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Monday, April 09, 2007

Steve in Las Vegas for Spamalot,0,6305531.story?coll=cl-calendar

Los Angeles Times
April 8, 2007
Vegas 'Spamalot' has more glitz, takes less time
By Richard Abowitz, Special to The Times

THE opening of "Spamalot" at Wynn last week was the sort of over-the-top Vegas night that Steve Wynn is famous for. It was packed with industry stars, including Steve Martin, Geena Davis, Robin Williams and Siegfried and Roy, and Wynn's famous attention to details was fully evident, from the lavish themed after-party that packed a convention ballroom to thinking to turn the traditional red carpet into a cow pattern. "Spamalot" might have started on Broadway, but this was pure Vegas.

John O'Hurley, who plays King Arthur, put it this way: "The Broadway openings I have been to are far more subdued. In Vegas they are focused on the great event."

"Spamalot" completes a wave of Broadway-styled shows migrating here to attempt permanent residence. It began with "Mamma Mia" four years ago and included "Avenue Q," "Hairspray," "Phantom of the Opera" and "The Producers." But the closings of "Avenue Q" at Wynn and "Hairspray" at Luxor cut short that initial burst of optimism that had Vegas briefly trying on the name Broadway West. Instead of flying in for the Tony Awards, Strip executives are instead waiting to see the fate of "Phantom," "The Producers," and, now, "Spamalot." Significantly, Luxor, an MGM property, is replacing the short-lived "Hairspray" with what will be the company's sixth Cirque show on the Strip (this one starring magician Criss Angel).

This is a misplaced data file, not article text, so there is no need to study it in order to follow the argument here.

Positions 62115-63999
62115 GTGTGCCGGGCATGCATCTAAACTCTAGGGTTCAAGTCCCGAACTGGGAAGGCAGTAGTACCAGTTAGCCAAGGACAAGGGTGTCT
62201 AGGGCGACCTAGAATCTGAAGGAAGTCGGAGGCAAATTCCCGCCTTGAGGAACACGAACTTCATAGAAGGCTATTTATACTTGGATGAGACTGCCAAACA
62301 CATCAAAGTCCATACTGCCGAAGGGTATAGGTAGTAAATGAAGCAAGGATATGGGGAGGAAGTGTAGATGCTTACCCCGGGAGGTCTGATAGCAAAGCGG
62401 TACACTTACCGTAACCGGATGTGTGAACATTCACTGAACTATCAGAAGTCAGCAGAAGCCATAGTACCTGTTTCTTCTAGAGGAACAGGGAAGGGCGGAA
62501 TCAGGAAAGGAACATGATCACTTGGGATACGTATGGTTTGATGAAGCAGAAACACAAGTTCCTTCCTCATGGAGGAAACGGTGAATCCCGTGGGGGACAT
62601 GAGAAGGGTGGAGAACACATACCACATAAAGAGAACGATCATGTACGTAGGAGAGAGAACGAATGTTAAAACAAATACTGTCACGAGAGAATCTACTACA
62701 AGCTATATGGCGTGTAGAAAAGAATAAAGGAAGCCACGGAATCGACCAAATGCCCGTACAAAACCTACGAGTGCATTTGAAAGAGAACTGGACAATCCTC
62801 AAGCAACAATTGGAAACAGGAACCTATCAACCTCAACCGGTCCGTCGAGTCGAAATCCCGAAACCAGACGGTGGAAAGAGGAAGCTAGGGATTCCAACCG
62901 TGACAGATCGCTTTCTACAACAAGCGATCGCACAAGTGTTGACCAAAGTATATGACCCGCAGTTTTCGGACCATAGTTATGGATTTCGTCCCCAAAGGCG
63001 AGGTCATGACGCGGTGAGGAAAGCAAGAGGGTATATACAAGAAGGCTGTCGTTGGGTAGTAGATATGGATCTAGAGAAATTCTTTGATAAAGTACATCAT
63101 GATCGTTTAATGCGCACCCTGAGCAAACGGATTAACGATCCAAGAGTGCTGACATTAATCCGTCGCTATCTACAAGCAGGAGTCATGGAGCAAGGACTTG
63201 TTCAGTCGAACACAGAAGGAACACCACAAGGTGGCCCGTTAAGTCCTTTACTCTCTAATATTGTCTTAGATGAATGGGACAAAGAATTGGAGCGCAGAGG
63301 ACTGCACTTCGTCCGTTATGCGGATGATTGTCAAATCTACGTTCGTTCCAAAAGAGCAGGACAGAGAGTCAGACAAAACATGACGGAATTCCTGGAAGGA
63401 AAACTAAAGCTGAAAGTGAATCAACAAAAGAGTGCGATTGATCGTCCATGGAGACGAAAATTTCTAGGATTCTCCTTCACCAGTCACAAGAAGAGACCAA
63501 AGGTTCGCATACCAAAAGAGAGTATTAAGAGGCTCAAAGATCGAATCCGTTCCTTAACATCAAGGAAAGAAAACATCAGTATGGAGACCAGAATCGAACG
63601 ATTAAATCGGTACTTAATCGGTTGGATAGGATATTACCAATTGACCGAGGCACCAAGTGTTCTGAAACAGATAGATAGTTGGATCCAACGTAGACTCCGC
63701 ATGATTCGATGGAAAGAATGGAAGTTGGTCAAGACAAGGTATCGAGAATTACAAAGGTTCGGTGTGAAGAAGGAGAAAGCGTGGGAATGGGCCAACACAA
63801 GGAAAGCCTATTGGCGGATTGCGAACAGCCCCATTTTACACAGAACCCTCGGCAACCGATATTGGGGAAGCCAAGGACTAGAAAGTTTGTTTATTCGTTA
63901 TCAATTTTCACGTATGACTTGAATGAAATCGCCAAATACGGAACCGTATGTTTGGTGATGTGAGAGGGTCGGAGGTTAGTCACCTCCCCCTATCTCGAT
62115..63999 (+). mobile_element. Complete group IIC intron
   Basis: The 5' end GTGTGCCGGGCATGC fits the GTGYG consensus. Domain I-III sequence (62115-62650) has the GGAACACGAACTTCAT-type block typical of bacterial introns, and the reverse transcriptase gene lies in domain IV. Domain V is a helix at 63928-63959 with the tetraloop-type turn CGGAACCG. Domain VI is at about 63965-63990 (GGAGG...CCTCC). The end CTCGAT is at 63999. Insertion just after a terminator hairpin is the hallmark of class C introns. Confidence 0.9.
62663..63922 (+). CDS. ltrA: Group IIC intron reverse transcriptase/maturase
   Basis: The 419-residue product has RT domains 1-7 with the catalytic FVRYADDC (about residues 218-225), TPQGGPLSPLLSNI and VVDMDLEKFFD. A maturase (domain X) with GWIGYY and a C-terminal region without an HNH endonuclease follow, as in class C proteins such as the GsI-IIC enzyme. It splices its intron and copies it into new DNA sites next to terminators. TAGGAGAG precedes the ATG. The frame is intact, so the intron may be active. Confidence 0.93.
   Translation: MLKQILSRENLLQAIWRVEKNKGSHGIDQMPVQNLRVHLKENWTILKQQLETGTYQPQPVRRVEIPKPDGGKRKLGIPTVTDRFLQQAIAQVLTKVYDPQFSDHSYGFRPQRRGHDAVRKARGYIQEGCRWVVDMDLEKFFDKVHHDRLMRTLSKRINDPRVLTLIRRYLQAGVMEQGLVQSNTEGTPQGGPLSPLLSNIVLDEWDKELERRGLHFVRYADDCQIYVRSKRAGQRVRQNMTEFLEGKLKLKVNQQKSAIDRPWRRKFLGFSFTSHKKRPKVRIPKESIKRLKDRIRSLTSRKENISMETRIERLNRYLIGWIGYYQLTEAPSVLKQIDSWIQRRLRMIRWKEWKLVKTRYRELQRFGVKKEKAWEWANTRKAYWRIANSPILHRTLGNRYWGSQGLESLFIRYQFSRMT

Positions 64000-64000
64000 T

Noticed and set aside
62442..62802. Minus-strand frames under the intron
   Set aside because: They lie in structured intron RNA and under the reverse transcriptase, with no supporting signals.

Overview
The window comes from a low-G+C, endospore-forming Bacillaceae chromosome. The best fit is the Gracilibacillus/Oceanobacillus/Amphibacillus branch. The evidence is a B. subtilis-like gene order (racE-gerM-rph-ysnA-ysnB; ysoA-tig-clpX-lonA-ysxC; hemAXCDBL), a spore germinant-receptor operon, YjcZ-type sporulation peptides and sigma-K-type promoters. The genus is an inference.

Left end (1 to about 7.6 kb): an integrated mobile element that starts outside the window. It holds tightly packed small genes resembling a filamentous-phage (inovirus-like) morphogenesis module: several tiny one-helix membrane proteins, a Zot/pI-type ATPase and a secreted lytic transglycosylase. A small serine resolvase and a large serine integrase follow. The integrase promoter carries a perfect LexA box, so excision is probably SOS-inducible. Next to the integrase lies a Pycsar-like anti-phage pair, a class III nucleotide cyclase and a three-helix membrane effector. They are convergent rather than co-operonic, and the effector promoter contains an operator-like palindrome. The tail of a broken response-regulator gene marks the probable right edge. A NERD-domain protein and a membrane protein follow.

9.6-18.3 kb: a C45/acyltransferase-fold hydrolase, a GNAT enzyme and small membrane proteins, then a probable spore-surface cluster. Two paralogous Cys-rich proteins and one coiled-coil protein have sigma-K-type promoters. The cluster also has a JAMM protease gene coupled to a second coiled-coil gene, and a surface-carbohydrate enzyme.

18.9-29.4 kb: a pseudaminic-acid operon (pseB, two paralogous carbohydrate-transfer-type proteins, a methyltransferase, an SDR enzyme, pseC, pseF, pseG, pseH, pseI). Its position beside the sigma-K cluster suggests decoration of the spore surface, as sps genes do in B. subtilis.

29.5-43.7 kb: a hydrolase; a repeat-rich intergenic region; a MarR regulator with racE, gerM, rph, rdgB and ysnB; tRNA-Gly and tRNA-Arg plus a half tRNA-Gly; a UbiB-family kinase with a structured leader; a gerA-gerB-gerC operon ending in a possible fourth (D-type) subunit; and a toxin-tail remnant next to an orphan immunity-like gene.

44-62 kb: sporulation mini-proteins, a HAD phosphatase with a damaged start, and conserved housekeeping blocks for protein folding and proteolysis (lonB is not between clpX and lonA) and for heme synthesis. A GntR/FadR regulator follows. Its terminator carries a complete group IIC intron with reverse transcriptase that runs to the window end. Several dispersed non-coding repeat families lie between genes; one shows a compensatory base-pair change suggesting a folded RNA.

But Wynn drew a different lesson from "Avenue Q's" brief residency at his resort.

"I love Broadway. There was never a moment I didn't enjoy 'Avenue Q' as a member of the audience. But here in Las Vegas there is so much competition that a show needs an edge," Wynn says. "In the case of 'Spamalot' it is the popularity of Monty Python. This is a bigger and a much more expensive show that has a scope that is more suited to Las Vegas than a smaller piece like 'Q.' It is all good theater. I saw 'Avenue Q' nine times."